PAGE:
This fantastic resource was created by Vikas Garg, the husband of one of my best friends from high school! He explains the name “abillion” saying, “We want to help a billion people join the (plant-based) movement by 2030 and donate $1 billion to support animal welfare causes.” This community-sourced review app helps you discover restaurants and plant-based food products from all around the world. For example, if you’re in the grocery store trying to decide between five different vegan mozzarella products, you can quickly look up the different brands on abillion and find real reviews (and photos!) from people who have used and evaluated the various options. This is incredibly valuable for new vegans who typically struggle with choosing products to try. The app’s restaurant search feature is similar, in that you can find user reviews and meal photos from vegan and non-vegan restaurants in your area. The added bonus of this app is that for each 10 reviews you leave, the company donates $10 to an animal rescue or sanctuary!
* use THETREEKISSER as your abillion referral code so I can follow you back on the app! *
Happy Cow (website and free app):
Location based directory of all vegan, vegetarian, and vegan friendly restaurants in your area. Happy Cow has been around since 1999, providing a valuable resource to hungry vegans and vegetarians! If you can’t find restaurants in your area on abillion (as it’s still a newer service), give Happy Cow a try.
Barnivore is a searchable directory of wines, beers, and liquors that are either confirmed vegan or confirmed not vegan. Barnivore is a fantastic and thoroughly researched resource; however, it can be a little tricky to use if you’re standing in a liquor store. For a list of widely available vegan wines, visit my Guide to Vegan Wines You Can Find and Afford!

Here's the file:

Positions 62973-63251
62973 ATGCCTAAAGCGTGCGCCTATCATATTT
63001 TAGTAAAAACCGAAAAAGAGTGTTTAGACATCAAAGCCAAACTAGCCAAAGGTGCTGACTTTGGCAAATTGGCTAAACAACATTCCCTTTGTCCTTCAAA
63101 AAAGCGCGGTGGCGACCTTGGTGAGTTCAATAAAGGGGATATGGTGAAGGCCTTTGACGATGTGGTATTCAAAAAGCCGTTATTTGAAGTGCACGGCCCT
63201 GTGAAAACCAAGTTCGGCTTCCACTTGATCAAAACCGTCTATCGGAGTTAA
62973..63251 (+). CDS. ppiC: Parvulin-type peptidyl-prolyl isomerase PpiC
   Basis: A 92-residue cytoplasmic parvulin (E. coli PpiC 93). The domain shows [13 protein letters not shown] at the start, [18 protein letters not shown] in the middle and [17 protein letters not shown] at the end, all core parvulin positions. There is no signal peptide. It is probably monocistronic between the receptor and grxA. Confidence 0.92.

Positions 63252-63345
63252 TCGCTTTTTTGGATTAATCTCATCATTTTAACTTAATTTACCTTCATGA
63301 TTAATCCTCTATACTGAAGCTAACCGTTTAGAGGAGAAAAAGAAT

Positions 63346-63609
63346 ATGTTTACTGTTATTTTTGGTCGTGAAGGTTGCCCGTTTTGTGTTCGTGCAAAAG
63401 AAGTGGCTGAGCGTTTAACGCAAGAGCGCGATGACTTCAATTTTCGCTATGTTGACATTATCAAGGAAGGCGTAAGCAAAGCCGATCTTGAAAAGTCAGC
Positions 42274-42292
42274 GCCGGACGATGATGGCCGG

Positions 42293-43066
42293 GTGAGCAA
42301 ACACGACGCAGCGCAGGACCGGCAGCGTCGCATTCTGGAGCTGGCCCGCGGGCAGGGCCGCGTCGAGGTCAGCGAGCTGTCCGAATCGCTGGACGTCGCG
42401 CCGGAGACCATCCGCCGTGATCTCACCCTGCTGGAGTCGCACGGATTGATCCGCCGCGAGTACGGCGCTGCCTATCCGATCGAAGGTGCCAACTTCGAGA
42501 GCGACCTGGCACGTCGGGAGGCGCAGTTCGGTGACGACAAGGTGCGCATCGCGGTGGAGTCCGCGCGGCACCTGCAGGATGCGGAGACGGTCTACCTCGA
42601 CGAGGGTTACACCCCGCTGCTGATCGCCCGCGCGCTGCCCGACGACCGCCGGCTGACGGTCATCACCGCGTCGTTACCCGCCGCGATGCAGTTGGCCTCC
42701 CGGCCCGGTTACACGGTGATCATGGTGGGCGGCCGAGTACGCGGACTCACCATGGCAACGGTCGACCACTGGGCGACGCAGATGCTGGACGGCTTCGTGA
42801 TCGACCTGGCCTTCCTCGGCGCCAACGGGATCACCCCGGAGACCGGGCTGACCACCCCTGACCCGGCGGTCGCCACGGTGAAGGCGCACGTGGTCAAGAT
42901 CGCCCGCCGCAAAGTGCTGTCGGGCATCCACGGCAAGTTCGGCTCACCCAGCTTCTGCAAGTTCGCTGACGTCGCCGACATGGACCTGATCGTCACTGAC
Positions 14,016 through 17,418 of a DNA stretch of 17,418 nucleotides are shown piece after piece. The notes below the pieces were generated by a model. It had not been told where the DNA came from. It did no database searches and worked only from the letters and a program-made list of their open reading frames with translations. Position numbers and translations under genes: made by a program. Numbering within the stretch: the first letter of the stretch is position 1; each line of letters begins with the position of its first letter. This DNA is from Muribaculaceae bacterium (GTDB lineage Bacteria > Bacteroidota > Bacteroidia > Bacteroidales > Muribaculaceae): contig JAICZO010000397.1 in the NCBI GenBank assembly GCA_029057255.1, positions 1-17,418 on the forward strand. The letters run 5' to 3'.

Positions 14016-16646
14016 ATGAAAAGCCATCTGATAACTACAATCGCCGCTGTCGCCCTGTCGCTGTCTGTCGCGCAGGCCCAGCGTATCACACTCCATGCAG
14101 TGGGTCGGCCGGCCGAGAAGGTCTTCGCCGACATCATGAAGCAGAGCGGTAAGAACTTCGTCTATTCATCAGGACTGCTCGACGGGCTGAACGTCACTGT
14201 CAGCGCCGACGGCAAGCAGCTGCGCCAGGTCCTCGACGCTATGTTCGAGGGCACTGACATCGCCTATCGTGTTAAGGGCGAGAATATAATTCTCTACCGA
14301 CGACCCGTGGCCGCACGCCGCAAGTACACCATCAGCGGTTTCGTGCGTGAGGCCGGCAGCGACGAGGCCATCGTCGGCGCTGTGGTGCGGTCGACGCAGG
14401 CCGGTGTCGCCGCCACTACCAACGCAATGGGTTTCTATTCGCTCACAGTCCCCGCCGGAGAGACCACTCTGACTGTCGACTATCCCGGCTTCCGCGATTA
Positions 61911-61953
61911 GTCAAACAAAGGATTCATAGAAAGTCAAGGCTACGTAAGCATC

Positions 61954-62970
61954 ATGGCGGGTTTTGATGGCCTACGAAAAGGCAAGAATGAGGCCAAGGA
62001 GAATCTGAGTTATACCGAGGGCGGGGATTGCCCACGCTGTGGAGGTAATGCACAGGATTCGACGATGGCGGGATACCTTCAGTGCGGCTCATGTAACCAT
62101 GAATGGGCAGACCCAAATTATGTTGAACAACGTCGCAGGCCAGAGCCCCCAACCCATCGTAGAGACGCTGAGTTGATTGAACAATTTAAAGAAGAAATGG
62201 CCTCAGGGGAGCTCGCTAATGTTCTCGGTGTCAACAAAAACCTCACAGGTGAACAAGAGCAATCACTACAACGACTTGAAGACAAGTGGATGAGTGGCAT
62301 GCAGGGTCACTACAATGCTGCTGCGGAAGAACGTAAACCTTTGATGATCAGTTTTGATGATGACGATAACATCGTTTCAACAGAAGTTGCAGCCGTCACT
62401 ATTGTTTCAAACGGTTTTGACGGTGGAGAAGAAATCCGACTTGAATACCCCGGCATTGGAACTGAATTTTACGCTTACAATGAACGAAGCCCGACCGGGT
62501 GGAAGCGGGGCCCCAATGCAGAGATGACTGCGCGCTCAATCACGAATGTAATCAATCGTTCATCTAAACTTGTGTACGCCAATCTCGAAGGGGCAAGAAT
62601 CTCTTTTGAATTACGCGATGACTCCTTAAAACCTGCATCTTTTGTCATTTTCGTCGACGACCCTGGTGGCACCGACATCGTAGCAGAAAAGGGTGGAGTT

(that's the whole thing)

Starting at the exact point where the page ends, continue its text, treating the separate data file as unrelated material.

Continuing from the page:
Lesson #3: Your tastebuds and cravings WILL change.
I know you might not believe me. I wouldn’t have either. But I promise it’s true. We tend to think of two culinary realms: one that contains animal products and one that doesn’t. However, switching to a plant-based diet is more like moving to another country after having primarily eaten cuisine from your own country. Most American kids I know aren’t big on Indian food. It’s foreign, it has different spices, different ingredients, and different smells. But for children who grow up in India, these same dishes are as basic as chicken nuggets are to kids in America. Intentionally or not, we train our tastebuds with every meal.
My husband lived on steak, chicken and French fries before going vegan a decade or so ago. He hated green veggies. When he started going to vegan restaurants, he was introduced to a much wider variety of vegetables, and now he absolutely loves Brussels sprouts, broccoli, and spinach (sometimes I can even sneak in kale!). It also works in reverse; I used to think it was unfathomable to live without cow cheese pizza or salmon topped sushi, and now both of those thoughts completely gross me out. For some people, these changes happen in weeks- for me it took about a year after going vegan- but it happened. And it will happen for you.
Lesson #4: You are going to eat animal products, intentionally or unintentionally.
I don’t know a single person who decided one day, “I’m going vegan,” and then never ingested another animal product. Whether it’s because they lost willpower a couple weeks in and ordered a late night cheese pizza, or they just misread ingredients or were served the wrong item at a restaurant, at some point an animal product was consumed. In a world where most humans are still eating animals and animal products, it happens. Don’t get discouraged, even if it was your “fault”. Reprogramming your entire diet is a huge change- it requires extra thought, extra patience, and extra dedication- at least three times a day! When the mistakes happen, forgive yourself or your server, and move on. As they say, don’t let perfection get in the way of progress.
Lesson #5: Everyone will want to talk to you about protein and Vitamin B-12. So you might have to learn some things.